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Geary Avenue, Pardee Field. Gettysburg
Field & Staff---Unassigned
Organized at Loudoun Heights, Va., October 10, 1862, from surplus men of the 28th Regiment, Pennsylvania Infantry, as Companies "A," "B," "C," "D" and "E." Companies "F," "G" and "H" organized at Harrisburg, Pa., September 29 to November 20. Company "I" organized at Philadelphia October 10, 1862, and Company "K" organized at Philadelphia February, 1864. Attached to 1st Brigade, 2nd Division, 12th Army Corps, Army of the Potomac, to October, 1863, and Army of the Cumberland to April, 1864. 1st Brigade, 2nd Division, 20th Army Corps, Army of the Cumberland, to July, 1865.
SERVICE.--Duty at Bolivar Heights, Va., until December, 1862. Reconnaissance to Rippon, W. Va., November 9, and to Winchester, Va., December 2-6. Moved to Fredericksburg December 10-14. At Stafford Court House until April 27, 1863. Burnside's 2nd Campaign, "Mud March," January 20-24. Chancellorsville Campaign April 27-May 6. Battle of Chancellorsville May 1-5. Gettysburg (Pa.) Campaign June 11-July 24. Battle of Gettysburg July 1-3. Pursuit of Lee July 524. Movement to Bridgeport, Ala., September 24-October 3. Reopening Tennessee River October 26-29. Wauhatchie, Tenn., October 28-29. Chattanooga Ringgold Campaign November 23-27. Battles of Lookout Mountain November 23-24; Mission Ridge November 25; Ringgold Gap, Taylor's Ridge, November 27. Guard duty on Nashville & Chattanooga Railroad until April, 1864. Expedition down the Tennessee River to Triana, Ala., April 12-16. Atlanta (Ga.) Campaign May 1-September 8. Demonstration on Rocky Faced Ridge May 8-11. Dug Gap or Mill Creek May 8. Battle of Resaca May 14-15. Near Cassville May 19. New Hope Church May 25. Operations on line of Pumpkin Vine Creek and battles about Dallas, New Hope Church and Allatoona Hills May 26-June 5. Operations about Marietta and against Kenesaw Mountain June 10-July 2. Pine Hill June 11-14. Lost Mountain June 15-17. Gilgal or Golgotha Church June 15. Muddy Creek June 17. Noyes Creek June 19. Kolb's Farm June 22. Assault on Kenesaw June 27. Ruff's Station, Smyrna Camp Ground, July 4. Chattahoochie River July 6-17. Peach Tree Creek July 19-20. Siege of Atlanta July 22-August 25. Operations at Chattahoochie River Bridge August 26-September 2. Occupation of Atlanta September 2-November 15. Near Atlanta November 9. March to the sea November 15-December 10. Siege of Savannah December 10-21. Campaign of the Carolinas January to April, 1865. North Edisto River, S.C., February 12-13. Red Bank and Congaree Creek February 15 Averysboro, N. C., March 16. Battle of Bentonville March 19-21. Occupation of Goldsboro March 24. Advance on Raleigh, N. C., April 9-13. Occupation of Raleigh April 14. Bennett's House April 26. Surrender of Johnston and his army. March to Washington, D.C., via Richmond, Va., April 29-May 20. Grand Review May 24. Duty in the Dept. of Washington until July. Companies "F" and "G" mustered out June 6, 1865. Regiment mustered out July 15, 1865.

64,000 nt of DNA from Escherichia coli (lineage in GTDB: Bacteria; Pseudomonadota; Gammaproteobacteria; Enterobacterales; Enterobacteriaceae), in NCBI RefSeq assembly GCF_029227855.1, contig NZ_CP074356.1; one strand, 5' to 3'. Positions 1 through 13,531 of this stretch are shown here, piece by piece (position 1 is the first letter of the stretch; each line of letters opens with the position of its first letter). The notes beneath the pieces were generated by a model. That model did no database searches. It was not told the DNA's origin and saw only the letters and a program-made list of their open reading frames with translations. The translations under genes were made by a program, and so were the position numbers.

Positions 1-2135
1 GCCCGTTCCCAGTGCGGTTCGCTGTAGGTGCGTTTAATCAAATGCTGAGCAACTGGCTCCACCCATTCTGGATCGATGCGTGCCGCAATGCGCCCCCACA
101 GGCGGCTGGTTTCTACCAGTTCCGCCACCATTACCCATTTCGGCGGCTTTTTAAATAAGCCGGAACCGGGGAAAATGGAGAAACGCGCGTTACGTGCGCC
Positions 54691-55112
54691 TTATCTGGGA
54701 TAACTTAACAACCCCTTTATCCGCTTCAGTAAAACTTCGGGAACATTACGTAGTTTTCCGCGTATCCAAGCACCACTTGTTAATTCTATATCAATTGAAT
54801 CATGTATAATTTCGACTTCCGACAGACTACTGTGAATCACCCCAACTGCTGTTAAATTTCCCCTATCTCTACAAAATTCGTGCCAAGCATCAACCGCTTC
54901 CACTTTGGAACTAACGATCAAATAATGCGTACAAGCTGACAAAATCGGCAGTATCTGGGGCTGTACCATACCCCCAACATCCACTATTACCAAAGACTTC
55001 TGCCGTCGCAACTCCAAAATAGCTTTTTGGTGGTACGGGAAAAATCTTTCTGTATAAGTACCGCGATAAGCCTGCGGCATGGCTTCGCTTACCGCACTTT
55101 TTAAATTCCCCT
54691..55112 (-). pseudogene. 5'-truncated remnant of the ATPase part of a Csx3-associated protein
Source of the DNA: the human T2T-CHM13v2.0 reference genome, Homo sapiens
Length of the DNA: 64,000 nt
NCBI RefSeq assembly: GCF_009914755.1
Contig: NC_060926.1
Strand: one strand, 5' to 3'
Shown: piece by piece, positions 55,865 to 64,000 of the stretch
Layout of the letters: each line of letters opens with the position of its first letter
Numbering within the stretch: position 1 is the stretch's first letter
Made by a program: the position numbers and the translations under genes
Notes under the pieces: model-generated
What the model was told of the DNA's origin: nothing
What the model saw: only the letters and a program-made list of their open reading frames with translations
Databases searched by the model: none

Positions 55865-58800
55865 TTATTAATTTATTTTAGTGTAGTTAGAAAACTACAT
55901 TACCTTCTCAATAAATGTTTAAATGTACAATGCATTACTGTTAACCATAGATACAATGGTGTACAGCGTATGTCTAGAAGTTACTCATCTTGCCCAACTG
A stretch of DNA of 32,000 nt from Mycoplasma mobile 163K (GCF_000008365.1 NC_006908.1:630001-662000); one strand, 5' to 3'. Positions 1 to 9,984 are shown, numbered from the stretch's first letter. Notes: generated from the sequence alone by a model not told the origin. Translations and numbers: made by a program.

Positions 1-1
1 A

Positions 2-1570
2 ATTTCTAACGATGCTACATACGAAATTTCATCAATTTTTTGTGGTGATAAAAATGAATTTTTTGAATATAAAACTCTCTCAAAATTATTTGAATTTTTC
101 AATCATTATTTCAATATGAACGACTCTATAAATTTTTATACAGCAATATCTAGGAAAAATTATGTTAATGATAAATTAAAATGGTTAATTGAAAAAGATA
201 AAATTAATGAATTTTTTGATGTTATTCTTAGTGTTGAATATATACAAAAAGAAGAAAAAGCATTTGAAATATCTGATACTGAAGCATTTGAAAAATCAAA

Regiment lost during service 7 Officers and 71 Enlisted men killed and mortally wounded and 3 Officers and 61 Enlisted men by disease. Total 142.
This regiment was formed from Companies L, M, N, O and P, of the Twenty-eighth Regiment, and three new companies enlisted at Harrisburg, during the months of October and November, 1862. It was organized at a camp on London Heights, Virginia, on the 10th of October, with the following field officers: Ario Pardee, Jr., Lieutenant Colonel, and John Craig, Major.
It was assigned to the First Brigade, Second Division, of the Twelfth, subsequently the Twentieth Corps, in which it was associated with the Twenty-eighth Pennsylvania, and Fifth, Seventh, Twenty-ninth, and Sixty-sixth Ohio regiments. A year later, another company, raised in Philadelphia, was added to it, and in January, 1864, a tenth company, formed from the men of the first five companies who did not re-enlist for a second term, which completed its full complement.
On the 9th of December, the regiment left the vicinity of Harper's Ferry, where the corps had remained after the general movement of the rest of the army in October, and proceeded to Fairfax Court House, arriving on the 17th, just after the close of the battle of Fredericksburg.
At the opening of Burnside's second campaign, in January, 1863, it moved from camp, and joining in the general advance, proceeded to Stafford Court House, where it went into quarters, inclement weather and the sudden breaking up of the roads, rendering further operations impracticable. Soon afterwards it proceeded with the division to Acquia Landing where it remained on duty until the opening of the Chancellorsville campaign.
On the morning of May 1st, the corps having arrived near the Chancellor House, the regiment was assigned a position on the right of the brigade, which was sent forward on a reconnaissance in force, two miles south, returning to camp in the afternoon without loss. The regiment was then placed behind a breast-work, hastily but well constructed, of logs and small timber, and a company was thrown out to the front as skirmishers.. At sun-down, this company was driven in by a heavy force of the enemy, but was immediately re-placed by another, which re-gained the ground, and held it. until the afternoon of the 2d, when it was relieved by detachments from other regiments. At evening' the enemy again attacked, but was easily repelled.. At ten P. M., Lieutenant William E. Goodman led his comnpany, near to the skirmish line of the enemy, and held his position. during the night, capturing one prisoner and rescuing the colors of the One Hundred and Seventh, Ohio, which had, been lost. At sunrise of the 3d, he engaged the enemy/s skirmishers, and for nearly an hour contested the ground hotly, but was finally obliged to fall back to the breast-works, his ammunition being nearly expended, himself wounded, and his company, overborne by the superior force of the enemy. At this time the whole line of the brigade became engaged, and the enemy appearing in force on its right flank, it was ordered back, and took position in rear of the artillery, posted near the brick hospital.